TAIPEI (CNA) — Crowd measurement measures are to be introduced at scenic and popular areas around Taiwan starting Friday, in an effort to slow down the spread of the new coronavirus COVID-19 disease, according to the Central Epidemic Command Center (CECC).
Night markets, traditional markets and shopping areas are required to enforce social distancing, and have only one point of entry, according to command center deputy Chen Tsung-yen (陳宗彥), at a daily CECC press conference.
In addition, all free food samples must be canceled, while vendors and customers will be required to wear masks at all times, Chen said.
“If a safe distance cannot be created between seated customers, then a partition board should be used,” Chen said. “For the most popular vendors, markings should be displayed on the ground to ensure people keep a safe distance when lining up.”
The Ministry of Economic Affairs will release a demonstration video in the near future to help vendors and store operators, Chen added.
Crowd control measures will also be implemented in Taiwan’s six main amusement parks by reducing entry to 50 percent of maximum capacity, the CECC said.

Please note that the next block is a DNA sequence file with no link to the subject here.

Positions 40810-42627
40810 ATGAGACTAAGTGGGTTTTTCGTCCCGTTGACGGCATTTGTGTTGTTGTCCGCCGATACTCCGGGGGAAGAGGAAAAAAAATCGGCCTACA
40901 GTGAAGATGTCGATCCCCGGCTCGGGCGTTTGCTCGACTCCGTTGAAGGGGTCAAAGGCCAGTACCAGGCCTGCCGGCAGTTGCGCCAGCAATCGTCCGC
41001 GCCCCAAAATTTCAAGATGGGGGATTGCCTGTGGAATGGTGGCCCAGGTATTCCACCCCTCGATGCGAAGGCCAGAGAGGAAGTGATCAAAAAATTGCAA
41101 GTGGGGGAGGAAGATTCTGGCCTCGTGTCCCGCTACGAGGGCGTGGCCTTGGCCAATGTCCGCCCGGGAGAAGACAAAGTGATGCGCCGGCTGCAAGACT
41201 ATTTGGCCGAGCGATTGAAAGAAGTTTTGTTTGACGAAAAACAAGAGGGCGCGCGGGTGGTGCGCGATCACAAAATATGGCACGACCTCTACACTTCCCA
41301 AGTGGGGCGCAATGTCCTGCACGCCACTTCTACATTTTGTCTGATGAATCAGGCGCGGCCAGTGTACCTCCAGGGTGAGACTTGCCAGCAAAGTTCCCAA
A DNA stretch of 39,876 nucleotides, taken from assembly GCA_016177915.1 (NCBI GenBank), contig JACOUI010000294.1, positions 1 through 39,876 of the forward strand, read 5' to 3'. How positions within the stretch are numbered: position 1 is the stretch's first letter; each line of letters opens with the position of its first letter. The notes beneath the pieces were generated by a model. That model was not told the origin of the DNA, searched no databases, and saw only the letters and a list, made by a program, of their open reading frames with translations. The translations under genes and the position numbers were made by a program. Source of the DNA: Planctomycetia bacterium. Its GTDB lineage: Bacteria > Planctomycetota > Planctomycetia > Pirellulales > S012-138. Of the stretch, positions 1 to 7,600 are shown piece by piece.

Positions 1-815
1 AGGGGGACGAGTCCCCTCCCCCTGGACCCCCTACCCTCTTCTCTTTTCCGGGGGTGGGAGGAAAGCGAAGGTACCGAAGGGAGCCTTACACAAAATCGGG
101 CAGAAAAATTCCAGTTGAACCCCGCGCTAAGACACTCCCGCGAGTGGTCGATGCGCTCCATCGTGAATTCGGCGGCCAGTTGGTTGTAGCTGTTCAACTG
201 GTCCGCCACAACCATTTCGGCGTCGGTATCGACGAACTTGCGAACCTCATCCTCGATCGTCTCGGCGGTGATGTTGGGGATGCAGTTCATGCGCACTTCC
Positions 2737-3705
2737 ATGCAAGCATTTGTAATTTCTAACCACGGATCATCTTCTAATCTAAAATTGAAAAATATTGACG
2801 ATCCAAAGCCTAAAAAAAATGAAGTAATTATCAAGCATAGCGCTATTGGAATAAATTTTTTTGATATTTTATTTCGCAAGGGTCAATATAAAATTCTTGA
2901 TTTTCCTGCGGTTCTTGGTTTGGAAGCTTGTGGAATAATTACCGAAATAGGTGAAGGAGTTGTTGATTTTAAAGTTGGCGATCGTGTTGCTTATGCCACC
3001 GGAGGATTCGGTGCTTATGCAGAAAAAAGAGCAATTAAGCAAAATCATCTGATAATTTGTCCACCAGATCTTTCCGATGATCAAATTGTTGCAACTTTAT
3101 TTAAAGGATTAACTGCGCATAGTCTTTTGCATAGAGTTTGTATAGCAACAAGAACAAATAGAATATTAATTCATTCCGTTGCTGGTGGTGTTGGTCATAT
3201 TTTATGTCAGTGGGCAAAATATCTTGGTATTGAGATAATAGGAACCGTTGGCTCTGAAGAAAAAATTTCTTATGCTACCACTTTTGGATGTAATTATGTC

As for national scenic areas, national parks, and national forest recreation areas, control measures will be tailored to meet different needs, but all neighboring car parks will also limit the number of parked vehicles to 50 percent, Chen said.
Meanwhile, hotels should limit room occupancy to under 60 percent, Chen said, adding that temples have also been asked to implement measures to prevent overcrowding.
The crowd management measures have been introduced out of an abundance of caution and concerns over a possible hike in coronavirus infections after large numbers of people visited scenic areas across Taiwan during the four-day Tomb Sweeping Festival last weekend.
The public is reminded to keep a distance of 1.5 meters indoors and over 1 meters outdoors, and wear masks, while practicing good personal hygiene and etiquette to protect themselves and those around them, the CECC said.
On Friday, Taiwan recorded two new infections, bringing the total to 382 since the virus emerged in China at the end of last year, according to CECC statistics.